Math, as I think of math, has a mathiness that cannot be reduced to modeling; math is a thing unto itself and should be taught as a thing unto itself -- or, at least, students should be made aware of the fact that to a mathematician math is not just a code-writing tool.

(Again, setting aside the possibility that math is just a code-writing tool.)

kcab said...

I'm glad no one is making transcripts of my speech-tics...

For me, it's difficult to say much of anything based on the things said in that speech. What you need are examples given by math teachers of lessons that they have (really) done. I think that's the only way to figure out what is meant by the gobbledygook. Could be that you (really) approve of what they're doing, or it could be that it seems like nonsense or no different from what has been happening already.

While I'm not too keen on real-life or context, I don't have any bias at all against modeling. But my working definition of modeling is any way of representing a problem/situation.

kcab said...

ummm - or make that any useful representation

Catherine Johnson said...

I'm not at all opposed to modeling, but I **am** opposed to the disciplines being taught as purely the handmaiden of "real-world problem solving."

Math seems to have lost standing as a subject unto itself.

Of course, that can be said for all of the disciplines as taught by constructivists.

Catherine Johnson said...

A transcript of me talking in my class would be FILLED with abrupt halts & reverse-courses, but it wouldn't be filled with gobbledygook. This is ridiculous, and this is the way our very well paid administrators talk to the board.

The board NEVER HAS A CLUE what's going on.

I've got a couple of work samples -- I wish Blogger would let me post pdf files.

I'm definitely against teaching geometry as the study of 'shapes' and the relative position of objects.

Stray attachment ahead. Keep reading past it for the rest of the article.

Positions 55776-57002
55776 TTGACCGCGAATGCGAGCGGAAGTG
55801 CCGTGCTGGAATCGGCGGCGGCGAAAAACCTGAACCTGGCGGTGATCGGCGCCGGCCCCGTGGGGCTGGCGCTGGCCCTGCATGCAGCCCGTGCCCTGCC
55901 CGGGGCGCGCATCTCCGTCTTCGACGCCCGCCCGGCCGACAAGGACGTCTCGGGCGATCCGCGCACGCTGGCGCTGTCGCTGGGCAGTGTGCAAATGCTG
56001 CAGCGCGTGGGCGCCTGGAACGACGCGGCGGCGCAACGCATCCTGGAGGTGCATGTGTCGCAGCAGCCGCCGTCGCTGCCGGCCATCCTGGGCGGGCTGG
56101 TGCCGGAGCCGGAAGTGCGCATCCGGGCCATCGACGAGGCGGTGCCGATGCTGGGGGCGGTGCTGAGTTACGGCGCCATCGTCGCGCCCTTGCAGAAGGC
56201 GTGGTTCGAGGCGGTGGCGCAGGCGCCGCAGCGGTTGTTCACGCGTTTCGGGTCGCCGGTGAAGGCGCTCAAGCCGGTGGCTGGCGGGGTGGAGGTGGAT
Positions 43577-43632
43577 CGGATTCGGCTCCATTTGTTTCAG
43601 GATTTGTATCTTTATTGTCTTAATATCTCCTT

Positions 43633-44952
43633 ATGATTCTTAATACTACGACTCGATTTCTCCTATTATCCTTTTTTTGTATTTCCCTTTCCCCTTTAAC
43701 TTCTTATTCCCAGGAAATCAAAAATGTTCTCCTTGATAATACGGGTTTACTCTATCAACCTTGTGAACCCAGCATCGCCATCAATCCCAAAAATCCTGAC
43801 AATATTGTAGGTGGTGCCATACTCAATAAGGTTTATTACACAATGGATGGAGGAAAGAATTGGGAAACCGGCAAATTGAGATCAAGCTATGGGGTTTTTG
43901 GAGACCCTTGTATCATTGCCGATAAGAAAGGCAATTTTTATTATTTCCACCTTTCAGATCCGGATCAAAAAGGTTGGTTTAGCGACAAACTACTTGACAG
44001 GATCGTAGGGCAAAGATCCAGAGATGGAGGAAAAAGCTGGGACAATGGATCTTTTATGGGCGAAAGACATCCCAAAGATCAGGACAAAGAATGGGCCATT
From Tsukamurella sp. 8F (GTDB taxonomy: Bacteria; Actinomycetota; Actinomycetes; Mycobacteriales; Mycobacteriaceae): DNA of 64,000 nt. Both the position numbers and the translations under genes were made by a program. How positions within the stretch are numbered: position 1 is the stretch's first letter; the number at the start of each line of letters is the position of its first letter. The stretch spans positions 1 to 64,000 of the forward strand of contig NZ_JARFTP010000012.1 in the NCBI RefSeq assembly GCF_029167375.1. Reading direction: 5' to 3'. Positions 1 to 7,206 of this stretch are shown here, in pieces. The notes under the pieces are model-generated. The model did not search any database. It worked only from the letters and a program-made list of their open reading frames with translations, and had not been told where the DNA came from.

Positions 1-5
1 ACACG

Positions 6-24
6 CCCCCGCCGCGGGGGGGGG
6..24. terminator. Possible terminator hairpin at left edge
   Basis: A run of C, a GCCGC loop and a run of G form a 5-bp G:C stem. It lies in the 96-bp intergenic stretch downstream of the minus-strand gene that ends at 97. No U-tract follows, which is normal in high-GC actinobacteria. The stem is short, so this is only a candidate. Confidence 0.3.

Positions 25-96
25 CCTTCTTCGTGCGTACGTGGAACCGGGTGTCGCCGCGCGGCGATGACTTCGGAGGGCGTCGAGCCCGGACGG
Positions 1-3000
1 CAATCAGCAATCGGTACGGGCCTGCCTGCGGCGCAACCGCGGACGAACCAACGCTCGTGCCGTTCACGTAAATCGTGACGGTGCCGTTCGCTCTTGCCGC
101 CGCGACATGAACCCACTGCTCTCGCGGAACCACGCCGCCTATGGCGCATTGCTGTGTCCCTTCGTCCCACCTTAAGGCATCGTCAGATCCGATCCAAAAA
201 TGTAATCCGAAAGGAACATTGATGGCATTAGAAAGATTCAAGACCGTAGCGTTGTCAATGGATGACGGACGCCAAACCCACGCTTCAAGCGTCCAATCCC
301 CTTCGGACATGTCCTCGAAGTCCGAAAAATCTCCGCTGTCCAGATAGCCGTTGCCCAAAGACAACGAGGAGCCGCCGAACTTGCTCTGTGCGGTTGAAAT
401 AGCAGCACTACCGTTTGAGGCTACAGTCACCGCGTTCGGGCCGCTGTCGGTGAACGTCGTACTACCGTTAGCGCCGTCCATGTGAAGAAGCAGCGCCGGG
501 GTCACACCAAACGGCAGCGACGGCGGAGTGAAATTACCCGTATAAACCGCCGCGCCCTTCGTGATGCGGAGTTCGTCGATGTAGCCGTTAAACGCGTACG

And I would like, just once, to hear the word "proof" in a discussion of Common Core math.

Catherine Johnson said...

I'm glad no one is making transcripts of my speech-tics…

I left out the speech-tics!

SteveH said...

Is this a curriculum pedagogy statement from the math department? Who signed off on it?

"We?"

Does the principal have a math degree?

This is just so much vague crap. Of course what they mean is that they want to approach mastery of skills from a top-down direction rather than trying to improve context and big picture ideas from the bottom-up. They think that skills are only rote.

Proper mathematical understanding needs to be built from a full understanding and mastery of skills. There are many layers of understanding and many of those layers are tied directly to mastery of skills. There is no such thing as being successful in math with rote skills unless the teachers are incompetent.

Since they are talking about high school, find out what textbooks they are using and which ones they are planning to change to. Are these changes for those on the AP calculus track or just for others? Is this being done for Common Core when Common Core specifically does NOT deal with STEM careers?

Glen said...

My position on this gives mathematicians the vapors.

Math has a privileged position in school curricula around the world. It's one of the "three Rs." No matter how tight the budget, math will not be eliminated.

How does it earn this privilege? By being beautiful? I see the beauty, but most educators see more beauty in art or music, and yet when unable to pay for more than two of math, art, and music, math will never be the one they eliminate.

Is it because it is fascinating? Again, it is to me, but less so than the deep natures of time and space, causality, and reality that I find in physics. But that's a matter of taste, and most educators are probably more interested in history than physics. Regardless, both science and history are eliminated before math. You'll close the school before you'll eliminate math.